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17 years later, a man and his Mustang are reunited

Ian Thibodeau
The Detroit News

Dearborn — Wesley Ryan sold his 1993 Mustang GT 17 years ago to pay for his wife's cancer treatment. On Thursday, with wife, Laura in the passenger seat, he started up the engine of that very car in front of Ford World Headquarters and started to cry.

"I thought she was gone," Ryan, a 57-year-old San Antonio resident, said of the car. "I let her go."

Wesley Ryan of San Antonio, right, along with his family, from left, son Jacob Ryan, daughter Jeni Ryan and wife Laura, check out his 1993 Mustang GT, which he had sold 17 years ago to pay for his wife's cancer treatment. Ford restored the long-lost car after Jacob and Jeni tracked it down.

Ryan's son and daughter, Jake, 26, and Jeni, 22, had tracked the car down an hour north of San Antonio, Texas, two years ago. Jake haggled with the seller before they finally agreed on a price in September. The title of the car their father let go 17 years ago was still in their parents' name, Jake said. It seemed like fate, even if the car needed thousands of dollars in repairs.

Jake had been ready to work on the car himself. He and his dad thought it would take about five years to do all the work.

That's when Ford stepped in. 

People at Ford, including Executive Chairman Bill Ford, had seen national press coverage last fall when Ryan's kids first gave him the car. The automaker contacted the family late last year and told the Ryans that it wanted to help fix the car.

Ford donated a 5.0-liter V-8 engine, a new transmission and paid an undisclosed amount to have the car fully restored by Texas-based Hennessey Performance. Jake Ryan said he had expected to spend at least $6,000 on the engine alone.

The work took nearly nine months. Jerry Dellaportas, a technician at Hennessey, said the team stripped the pony car "down to nothing." They sand-blasted it, restored the exterior that had been covered in dings and and had taken a rear-end hit, and painted it the original white. The interior was trashed, Dellaportas said, and whoever had the car since Ryan first sold it has tried to turn it into a rally car and messed with engine components.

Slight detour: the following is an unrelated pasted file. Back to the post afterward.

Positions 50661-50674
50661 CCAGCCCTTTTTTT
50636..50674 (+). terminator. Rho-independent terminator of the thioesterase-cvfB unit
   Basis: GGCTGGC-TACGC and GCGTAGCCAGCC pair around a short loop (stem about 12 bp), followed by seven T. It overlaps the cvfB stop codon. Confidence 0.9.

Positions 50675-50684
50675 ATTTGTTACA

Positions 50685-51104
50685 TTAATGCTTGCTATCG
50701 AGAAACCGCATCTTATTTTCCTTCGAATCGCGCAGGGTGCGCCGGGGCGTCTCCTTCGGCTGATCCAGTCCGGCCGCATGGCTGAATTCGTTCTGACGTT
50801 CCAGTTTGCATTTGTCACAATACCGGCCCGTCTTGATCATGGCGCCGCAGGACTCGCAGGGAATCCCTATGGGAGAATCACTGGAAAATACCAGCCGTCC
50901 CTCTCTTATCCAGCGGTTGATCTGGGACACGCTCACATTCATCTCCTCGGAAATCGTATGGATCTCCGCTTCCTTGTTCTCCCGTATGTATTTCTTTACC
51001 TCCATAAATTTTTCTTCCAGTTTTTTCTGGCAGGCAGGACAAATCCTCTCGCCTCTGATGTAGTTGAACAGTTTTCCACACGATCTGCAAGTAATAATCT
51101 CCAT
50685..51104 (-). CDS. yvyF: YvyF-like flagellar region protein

When it was ready, Ford shipped the car up to Dearborn, and flew the family up from Texas, too. Wesley Ryan had known Ford was working on his beloved Mustang since late last year, but he didn't know what to expect. Thursday, he clutched his daughter's hand as the family walked out of the front doors of Ford's Glass House toward the silk sheet-covered car.

"We heard a lot about you," Henry Ford III, Ford's director of corporate strategy and great-great-grandson of Ford founder Henry Ford, told the family. Then the wind blew the cover off the car, and Wesley Ryan covered his face with his hands.

"C'mon, pop," Jake said, ushering his father toward the car he sold nearly two decades ago.

"Can I touch it?" Wesley asked no one in particular.

"Yeah, it's yours," Henry Ford III said. "It's yours."

John Hennessey, right, founder and CEO of  Hennessey Performance comforts Wesley Ryan after he became emotional after seeing his 1983 Mustang for the first time after being restored by Hennessey's company.

When the car fired up, Wesley Ryan's eyes went wide. When he sat in his car, which the family 17 years ago had jokingly named "Christine" after the murderous vehicle in a Stephen King novel, it took him right back to when he and his wife, Laura, now 45, first got it.

"I was feeling like I was 30 years old again," he said, after his hands had stopped shaking some 25 minutes later. "I felt like a young parent again. I kept thinking 'Do I deserve this?'"

His family thinks so.

After 17 years apart, the roar of the new engine brought memories back for the entire family, each of whom took turns sitting inside. Jake sat hunched in the driver's seat, nudging the gas pedal; tears welled up and he shook his head each time the Mustang sang.

Jake and his sister remember taking rides in the Mustang. And their dad remembers that, as much as he loved the car, he loved his wife and his children more.

"It was an emotional time for us when we found out she had cancer," he said. "And I told my wife 'She's gonna go...'. At the time, it was about her and my children. That car was gone."

Wesley plans to give the restored car to Jake. He has an old Ford F-100 pickup he'd been working on to give to his daughter. He bleeds Ford blue, he said. 

"You guys created a family heirloom," Wesley told Henry Ford III and the others Thursday in front of Ford World Headquarters. "You guys did more than you had to."

Twitter: @Ian_Thibodeau